Photography by Gabriela Herman
Almost everyone who is gay remembers the profound experience of coming out to their parents, the terror and anxiety of telling people you love that you are not who they think you are, but what about parents who must come out to their children? That story has been told less often, and is in many ways a lot more complicated. Stigmas around sexual orientation have subsided dramatically in the past two decades, but it is one thing to come out at the beginning of one’s adult life; another thing entirely when you have created a family. David Leavitt explored the theme powerfully in his debut novel, The Lost Language of Cranes, in which a young man’s coming out serves as a spur to his father to follow suit, leaving his mother feeling powerless, betrayed, and alone. Although it was fiction, Leavitt’s novel underscores the dilemma for the gay parent who comes clean. To live in truth may be a fine and necessary thing, but when that truth breaks up a family the consequences can fester for years, even decades.
Early this summer, Gabriela Herman’s mom, Talia, asked her daughter if she had finally forgiven her for leaving her father for another woman. “I did not know how to react,” recalls Herman, who was 15 when her mother came out to her in 1996. “It was such a loaded question. And I didn’t immediately say ‘yes.’ I was like, ‘I don’t know,’ and she asked me again, and then she said something funny, and I was like, ‘Yes! I forgive you! Of course!’ Or something like that, but I was caught off guard.”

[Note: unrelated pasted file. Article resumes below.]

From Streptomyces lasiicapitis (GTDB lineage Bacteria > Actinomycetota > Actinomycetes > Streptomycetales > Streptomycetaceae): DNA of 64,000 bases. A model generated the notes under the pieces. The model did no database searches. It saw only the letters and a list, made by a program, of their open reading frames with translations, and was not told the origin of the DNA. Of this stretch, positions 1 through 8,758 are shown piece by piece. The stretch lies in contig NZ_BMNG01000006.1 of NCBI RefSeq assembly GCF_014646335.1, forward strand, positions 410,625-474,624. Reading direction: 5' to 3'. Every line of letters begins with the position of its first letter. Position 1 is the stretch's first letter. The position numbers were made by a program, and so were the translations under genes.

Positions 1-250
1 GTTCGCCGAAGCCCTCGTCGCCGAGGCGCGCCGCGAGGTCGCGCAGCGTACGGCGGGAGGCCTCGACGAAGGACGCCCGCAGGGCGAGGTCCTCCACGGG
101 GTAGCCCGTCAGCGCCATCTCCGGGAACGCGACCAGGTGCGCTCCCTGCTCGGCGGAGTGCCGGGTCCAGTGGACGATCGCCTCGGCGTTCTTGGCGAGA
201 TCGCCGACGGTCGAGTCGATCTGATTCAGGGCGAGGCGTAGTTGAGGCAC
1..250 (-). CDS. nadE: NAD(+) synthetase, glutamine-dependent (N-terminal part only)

It was one of the very few times in which the subject had come up between them, a reflection of just how painful it remained for both, but especially for Herman, the oldest of three children, who has spent much of the past five years neutralizing her anguish and confusion by photographing other people like her. She has found her subjects through COLAGE, a support network for children of gay, lesbian, and transgender parents, that she was introduced to by her younger sister, Paloma, who is also a lesbian.
Herman was 29 before she could bring herself to say out loud, “My mom’s gay.” Even today, at 34, her composure wobbles a bit, tears swell in her eyes. Sitting in her bright Brooklyn brownstone, she talks in a rush, words tumbling over one another as she recalls the moment the familiar logic of family life unraveled. She was preparing for her civics test, when a casual rummage in her parents’ bedroom turned up a stash of lesbian literature. Suddenly, a lot of things that had niggled at the periphery of her consciousness began to clarify. Her parents liked to fight, but she never saw them kiss. “I don’t really have any memories of my parents being loving toward each other, like seeing my parents kiss, or cuddle,” she says. “It’s so shocking to me when I see friends’ parents who are in their 60s or 70s being intimate with each other. I’m like, ‘Oh, that’s unbelievable!’ ”
When she was a child, it was easy to rationalize the rows and the lack of affection as just how parents are. Even the fact that her mom’s close friend, Robin, would join them on family vacations didn’t seem out of the ordinary. That changed the day she confronted her mother about the books she’d discovered. “I said, ‘You know, I found the books,’ and that’s when she came out and said, ‘Yeah, I’m having a relationship with Robin, blah, blah, blah.’ And I don’t remember exactly what happened, but after that she basically moved to the third floor of our house, and lived there for a year.”